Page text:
Smartmatic, a voting technology company, sued MyPillow CEO Mike Lindell for defamation on January 18th.
The suit, filed in the United States District Court for the District of Minnesota, begins, “Crazy like a fox. Mike Lindell know exactly what he is doing, and it is dangerous.”
The complaint alleges that Lindell, a Trump supporter, spread falsehoods to enrich himself and his company. “The facts do not matter to Mr. Lindell because he knows he can sell. Mr. Lindell knows he can sell xenophobia. He knows he can sell conspiracy theories. He knows he can sell a preconceived story about voting machines stealing democracy by stealing votes for a president who is incredibly popular with millions of Americans. And, of course, Mr. Lindell— ‘the MyPillow Guy’—knows he needs to sell pillows to keep and increase his fortune.”
This is the second defamation lawsuit filed against Lindell by a voting technology company. Last February, Dominion Voting Systems filed a $1.3 billion defamation suit against Lindell for claiming its machines were used to rig the presidential election in favor of Joe Biden.
The Smartmatic suit alleged that Lindell’s appearances on multiple platforms including television, radio, podcasts, and four self-produced documentaries, repeatedly stated that the voting technology company rigged the election, and his statements have “irreparably tarnished the Smartmatic brand.”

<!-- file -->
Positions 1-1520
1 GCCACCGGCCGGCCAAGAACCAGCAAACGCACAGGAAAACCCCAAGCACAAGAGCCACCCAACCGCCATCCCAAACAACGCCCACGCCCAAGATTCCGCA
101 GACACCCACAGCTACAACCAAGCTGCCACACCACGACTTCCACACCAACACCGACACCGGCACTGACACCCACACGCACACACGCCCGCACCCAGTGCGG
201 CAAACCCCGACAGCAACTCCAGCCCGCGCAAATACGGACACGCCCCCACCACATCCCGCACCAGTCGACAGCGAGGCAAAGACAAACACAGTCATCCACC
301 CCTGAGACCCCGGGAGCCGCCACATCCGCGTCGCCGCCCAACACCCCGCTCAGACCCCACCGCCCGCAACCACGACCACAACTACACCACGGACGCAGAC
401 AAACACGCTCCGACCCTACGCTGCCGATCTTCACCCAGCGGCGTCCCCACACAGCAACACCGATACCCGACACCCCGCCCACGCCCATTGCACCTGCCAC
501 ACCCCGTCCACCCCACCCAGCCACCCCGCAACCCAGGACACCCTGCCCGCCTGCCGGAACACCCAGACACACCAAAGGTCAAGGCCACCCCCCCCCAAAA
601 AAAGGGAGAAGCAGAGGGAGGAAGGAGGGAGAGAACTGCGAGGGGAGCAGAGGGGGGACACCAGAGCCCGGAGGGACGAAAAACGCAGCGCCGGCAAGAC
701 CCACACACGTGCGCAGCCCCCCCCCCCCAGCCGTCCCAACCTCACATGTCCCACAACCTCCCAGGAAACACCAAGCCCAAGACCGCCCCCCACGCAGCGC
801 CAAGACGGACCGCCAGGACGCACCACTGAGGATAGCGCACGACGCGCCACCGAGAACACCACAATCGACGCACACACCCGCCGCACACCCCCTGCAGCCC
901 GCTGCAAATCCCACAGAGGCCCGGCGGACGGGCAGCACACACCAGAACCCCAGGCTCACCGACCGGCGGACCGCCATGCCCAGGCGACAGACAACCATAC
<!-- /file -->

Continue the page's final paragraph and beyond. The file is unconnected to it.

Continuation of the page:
“The narrative served his personal and financial interests as he and MyPillow benefited from the publicity while creating a perception that the 2020 U.S. election was rigged and stolen by Smartmatic,” the complaint reads. “Mr. Lindell gave election related MyPillow promo codes, such as ‘FightforTrump’ and ‘Proof,’ to viewers and listeners during the same program segments where he defamed Smartmatic.”
The 136-page complaint states that Lindell “not only knowingly participated in publishing false information about Smartmatic during the disinformation campaign, but he also did so with ill will and improper motives for self-promotion.”
The lawsuit doesn’t spell out the amount of money the company is seeking for punitive and compensatory damages, but rather states that those amounts will be determined during a jury trial.